Skip to main content

Manufacturing secret: Oil pastels

Rate this tutorial
Average: 5 (2 votes)

These little round sticks with a soft consistency when held and a creamy texture on paper are sure to make any novice artist happy. Let's travel back into time, to the ends of the Earth, to find the origins of oil pastels!

1. Once upon a time in Japan…

In the early 1920's, in Japan, a teacher, Kanae Yamamoto, invented some color sticks for his little pupils to use for their handicraft work. He added wax to the pure pigments used for making dry pastels. These dust-free pastels yielded dazzling results and were perfectly adapted to children's hands.


In 1924, Kanae Yamamoto perfected his recipe, making his pastels more viscous for better paper coverage. In particular, he worked on the binding agent: a skillful blend of paraffin, stearic acid and coconut oil. Modern oil pastels were born! A short time later, the Japanese manufacturer Sakura started marketing them.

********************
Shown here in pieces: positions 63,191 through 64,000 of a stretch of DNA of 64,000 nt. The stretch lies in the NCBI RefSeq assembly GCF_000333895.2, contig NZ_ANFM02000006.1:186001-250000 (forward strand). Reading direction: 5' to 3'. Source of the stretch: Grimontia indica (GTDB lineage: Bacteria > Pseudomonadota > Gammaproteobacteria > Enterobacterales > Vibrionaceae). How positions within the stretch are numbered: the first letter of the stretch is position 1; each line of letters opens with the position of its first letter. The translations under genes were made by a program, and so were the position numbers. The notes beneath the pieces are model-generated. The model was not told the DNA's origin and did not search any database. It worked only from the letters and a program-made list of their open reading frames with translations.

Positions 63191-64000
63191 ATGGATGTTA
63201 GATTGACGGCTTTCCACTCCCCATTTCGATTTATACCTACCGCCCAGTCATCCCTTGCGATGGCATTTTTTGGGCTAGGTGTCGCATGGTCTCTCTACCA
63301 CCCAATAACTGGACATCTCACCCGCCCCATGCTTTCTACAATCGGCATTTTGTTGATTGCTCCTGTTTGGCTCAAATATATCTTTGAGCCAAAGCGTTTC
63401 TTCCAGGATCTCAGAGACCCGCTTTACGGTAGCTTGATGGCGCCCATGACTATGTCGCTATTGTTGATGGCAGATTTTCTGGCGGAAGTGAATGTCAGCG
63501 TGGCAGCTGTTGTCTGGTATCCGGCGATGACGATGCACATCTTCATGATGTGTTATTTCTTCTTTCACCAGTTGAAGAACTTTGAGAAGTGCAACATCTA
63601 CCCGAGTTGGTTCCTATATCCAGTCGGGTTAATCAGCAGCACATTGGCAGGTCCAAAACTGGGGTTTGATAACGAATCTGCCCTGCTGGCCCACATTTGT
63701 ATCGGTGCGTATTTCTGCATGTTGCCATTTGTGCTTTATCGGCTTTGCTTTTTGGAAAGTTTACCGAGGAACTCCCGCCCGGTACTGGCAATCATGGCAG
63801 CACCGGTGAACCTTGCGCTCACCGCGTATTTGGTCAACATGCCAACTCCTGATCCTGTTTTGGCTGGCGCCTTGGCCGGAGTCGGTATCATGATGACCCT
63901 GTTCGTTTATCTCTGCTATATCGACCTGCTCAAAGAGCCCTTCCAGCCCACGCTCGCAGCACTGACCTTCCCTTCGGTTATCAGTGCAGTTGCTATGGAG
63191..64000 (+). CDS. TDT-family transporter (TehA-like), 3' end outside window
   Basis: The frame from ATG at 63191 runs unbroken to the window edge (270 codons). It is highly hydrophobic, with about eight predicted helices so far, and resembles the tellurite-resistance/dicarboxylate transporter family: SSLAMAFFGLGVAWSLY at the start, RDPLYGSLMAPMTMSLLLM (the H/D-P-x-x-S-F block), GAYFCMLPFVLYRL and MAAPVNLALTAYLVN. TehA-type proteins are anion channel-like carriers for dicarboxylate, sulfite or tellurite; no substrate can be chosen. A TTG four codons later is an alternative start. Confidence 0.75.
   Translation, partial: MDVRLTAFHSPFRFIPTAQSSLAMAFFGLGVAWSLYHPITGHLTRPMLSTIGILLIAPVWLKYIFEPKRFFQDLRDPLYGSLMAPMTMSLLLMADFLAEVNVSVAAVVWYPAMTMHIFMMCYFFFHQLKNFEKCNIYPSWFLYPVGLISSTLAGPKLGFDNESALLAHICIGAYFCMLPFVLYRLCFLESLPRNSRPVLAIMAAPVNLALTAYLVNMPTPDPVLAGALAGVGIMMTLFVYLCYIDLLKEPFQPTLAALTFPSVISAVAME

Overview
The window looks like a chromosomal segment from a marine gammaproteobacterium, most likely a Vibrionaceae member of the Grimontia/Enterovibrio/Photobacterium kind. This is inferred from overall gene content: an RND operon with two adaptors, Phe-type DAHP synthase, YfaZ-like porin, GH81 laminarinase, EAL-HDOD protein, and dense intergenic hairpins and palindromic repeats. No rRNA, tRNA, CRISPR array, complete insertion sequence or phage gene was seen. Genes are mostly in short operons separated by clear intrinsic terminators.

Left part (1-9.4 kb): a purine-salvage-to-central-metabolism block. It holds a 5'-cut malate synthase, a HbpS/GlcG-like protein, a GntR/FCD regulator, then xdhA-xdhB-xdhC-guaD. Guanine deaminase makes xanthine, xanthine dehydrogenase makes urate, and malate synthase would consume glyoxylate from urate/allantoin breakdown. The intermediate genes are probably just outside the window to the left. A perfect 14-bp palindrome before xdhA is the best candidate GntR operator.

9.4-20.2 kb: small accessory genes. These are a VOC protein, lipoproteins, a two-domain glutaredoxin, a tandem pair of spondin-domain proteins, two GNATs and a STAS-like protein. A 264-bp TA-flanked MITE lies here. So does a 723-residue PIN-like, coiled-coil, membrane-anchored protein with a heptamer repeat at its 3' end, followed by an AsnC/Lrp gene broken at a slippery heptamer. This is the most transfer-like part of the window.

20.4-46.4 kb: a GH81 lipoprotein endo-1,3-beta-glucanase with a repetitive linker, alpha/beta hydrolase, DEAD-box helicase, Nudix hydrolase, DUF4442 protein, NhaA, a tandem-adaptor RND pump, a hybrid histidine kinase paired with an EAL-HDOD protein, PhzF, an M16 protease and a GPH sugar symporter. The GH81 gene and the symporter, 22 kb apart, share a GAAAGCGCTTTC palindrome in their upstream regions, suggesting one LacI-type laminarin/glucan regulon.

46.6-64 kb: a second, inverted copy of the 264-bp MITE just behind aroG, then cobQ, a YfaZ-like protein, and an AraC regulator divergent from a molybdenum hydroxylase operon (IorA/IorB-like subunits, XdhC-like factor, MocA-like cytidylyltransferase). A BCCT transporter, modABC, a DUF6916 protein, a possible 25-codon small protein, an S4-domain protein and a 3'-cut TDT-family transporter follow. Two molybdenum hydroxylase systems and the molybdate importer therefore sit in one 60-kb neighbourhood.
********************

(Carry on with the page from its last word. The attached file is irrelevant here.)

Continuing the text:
2. An order from Picasso

Oil pastels found true success in the Land of the Rising Sun... So much so that it reached the ears of someone by the name of Pablo Picasso. He was already using color waxes, but was not entirely satisfied. So he went to a major Parisian manufacturer of colors, from whom he ordered some top quality customized oil pastels. No sooner said than done: The first line of oil pastels was produced in 1947!


These pastels were manufactured from wax and inert oils. A mixture of binding agents that gives them incredible hold on most supports and prevents the layers of colors from crackling. They won Picasso over… and have won over many others ever since!